[1] Timothy C. Tennent, “The Hidden History of Insider Movements,” Christianity Today, January/February 2013, 28.

[2] James K. A. Smith, Desiring the Kingdom: Worship, Worldview, and Cultural Formation (Grand Rapids, MI: Baker Academic, a division of Baker Publishing Group, 2009), 33, 34, emphasis mine.

[3] Timothy C. Tennent, “The Hidden History of Insider Movements,” Christianity Today, January/February 2013, 28.


This article was condensed from Dr. Hart’s June 2013 Presidential Address. The audio version is available below.

Presidential Address: Relevant Worship (26:25)
Dr. James Hart, IWS President

About the author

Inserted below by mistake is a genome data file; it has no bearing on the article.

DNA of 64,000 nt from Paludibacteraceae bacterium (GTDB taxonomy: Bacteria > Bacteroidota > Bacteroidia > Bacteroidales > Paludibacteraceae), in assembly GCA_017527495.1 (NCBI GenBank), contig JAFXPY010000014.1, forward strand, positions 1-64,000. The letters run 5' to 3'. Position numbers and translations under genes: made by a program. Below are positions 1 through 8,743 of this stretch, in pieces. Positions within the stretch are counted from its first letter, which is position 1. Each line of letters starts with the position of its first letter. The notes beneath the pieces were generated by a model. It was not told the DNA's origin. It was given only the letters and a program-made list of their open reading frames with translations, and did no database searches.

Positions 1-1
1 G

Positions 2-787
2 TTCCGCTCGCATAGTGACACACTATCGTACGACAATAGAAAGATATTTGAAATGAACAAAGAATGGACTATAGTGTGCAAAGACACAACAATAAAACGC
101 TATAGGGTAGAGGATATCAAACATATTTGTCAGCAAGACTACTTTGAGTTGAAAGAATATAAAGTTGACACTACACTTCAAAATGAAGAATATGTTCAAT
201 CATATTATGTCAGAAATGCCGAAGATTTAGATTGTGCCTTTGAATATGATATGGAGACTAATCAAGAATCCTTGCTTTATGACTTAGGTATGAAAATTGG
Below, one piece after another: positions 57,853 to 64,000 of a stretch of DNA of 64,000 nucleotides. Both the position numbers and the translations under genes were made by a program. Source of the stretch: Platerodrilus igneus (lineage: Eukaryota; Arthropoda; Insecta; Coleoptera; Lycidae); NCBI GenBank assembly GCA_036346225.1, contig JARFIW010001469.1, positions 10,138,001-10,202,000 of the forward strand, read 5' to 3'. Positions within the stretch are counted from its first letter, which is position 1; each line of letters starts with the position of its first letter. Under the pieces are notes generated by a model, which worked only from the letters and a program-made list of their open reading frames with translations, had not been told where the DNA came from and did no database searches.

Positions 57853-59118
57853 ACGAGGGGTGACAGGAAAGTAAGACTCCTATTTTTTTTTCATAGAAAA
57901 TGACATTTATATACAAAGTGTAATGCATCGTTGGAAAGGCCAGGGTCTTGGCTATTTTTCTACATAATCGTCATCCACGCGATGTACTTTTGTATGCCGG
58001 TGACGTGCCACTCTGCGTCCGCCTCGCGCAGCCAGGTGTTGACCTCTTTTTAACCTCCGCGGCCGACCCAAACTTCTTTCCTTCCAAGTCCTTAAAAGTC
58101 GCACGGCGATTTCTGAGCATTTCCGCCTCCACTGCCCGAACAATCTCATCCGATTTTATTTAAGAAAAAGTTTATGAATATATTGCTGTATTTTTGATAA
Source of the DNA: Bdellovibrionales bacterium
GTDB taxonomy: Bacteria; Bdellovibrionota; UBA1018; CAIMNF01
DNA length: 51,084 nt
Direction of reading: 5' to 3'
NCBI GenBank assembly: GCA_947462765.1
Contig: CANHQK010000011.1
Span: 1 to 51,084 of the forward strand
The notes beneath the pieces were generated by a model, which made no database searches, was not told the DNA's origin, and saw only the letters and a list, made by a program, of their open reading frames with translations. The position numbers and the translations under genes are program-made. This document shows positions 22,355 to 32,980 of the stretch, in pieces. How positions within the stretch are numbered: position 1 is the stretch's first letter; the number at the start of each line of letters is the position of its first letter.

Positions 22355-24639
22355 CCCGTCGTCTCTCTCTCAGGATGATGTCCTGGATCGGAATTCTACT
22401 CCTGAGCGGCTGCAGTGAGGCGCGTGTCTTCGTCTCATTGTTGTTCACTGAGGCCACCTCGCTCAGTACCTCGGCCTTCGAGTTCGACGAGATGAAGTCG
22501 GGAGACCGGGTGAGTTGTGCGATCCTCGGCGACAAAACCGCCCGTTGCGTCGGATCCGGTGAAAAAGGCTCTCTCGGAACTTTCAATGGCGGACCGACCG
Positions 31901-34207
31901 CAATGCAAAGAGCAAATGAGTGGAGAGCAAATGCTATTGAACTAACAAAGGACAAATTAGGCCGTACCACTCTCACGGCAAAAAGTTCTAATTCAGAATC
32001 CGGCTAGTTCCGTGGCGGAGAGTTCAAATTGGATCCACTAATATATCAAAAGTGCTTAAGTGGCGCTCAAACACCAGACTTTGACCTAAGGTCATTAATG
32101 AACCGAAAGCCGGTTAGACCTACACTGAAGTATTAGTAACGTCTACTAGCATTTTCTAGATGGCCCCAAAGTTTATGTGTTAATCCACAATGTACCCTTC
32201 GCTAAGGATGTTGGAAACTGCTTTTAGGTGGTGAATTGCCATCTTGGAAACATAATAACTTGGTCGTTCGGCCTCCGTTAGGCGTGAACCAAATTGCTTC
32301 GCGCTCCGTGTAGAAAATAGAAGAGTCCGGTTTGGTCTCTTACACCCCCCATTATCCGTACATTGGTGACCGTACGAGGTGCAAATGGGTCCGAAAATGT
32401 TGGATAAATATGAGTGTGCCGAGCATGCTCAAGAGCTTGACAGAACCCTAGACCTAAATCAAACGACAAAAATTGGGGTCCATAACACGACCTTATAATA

Dr. James R. Hart has served as President of the Robert E. Webber Institute for Worship Studies since 2007. Dr. Hart was a member of the first IWS doctoral class, the Alpha class, and served as Dean of Students during his matriculation. After graduating from IWS, Dr. Webber appointed him as the Dean of Administration, and then Provost in 2006. In June of 2007, he was inaugurated as the second president of IWS. Dr. Hart holds a B.M. in Sacred Music from Oral Roberts University, an M.M. in Trumpet Performance from the University of Tulsa, and a D.W.S. from the Institute for Worship Studies. He was critical to the formation of IWS in Florida and has held administrative responsibilities since its inception in 1999. He is a professional trumpeter, choral director, and worship leader, and a published composer/arranger, songwriter, and author. He has been involved in worship leadership in various contexts around the globe for over 40 years and has taught in the areas of worship, theology, and music in various conferences, colleges, and seminaries. Dr. Hart and his wife, Carol, have three daughters and three grandchildren.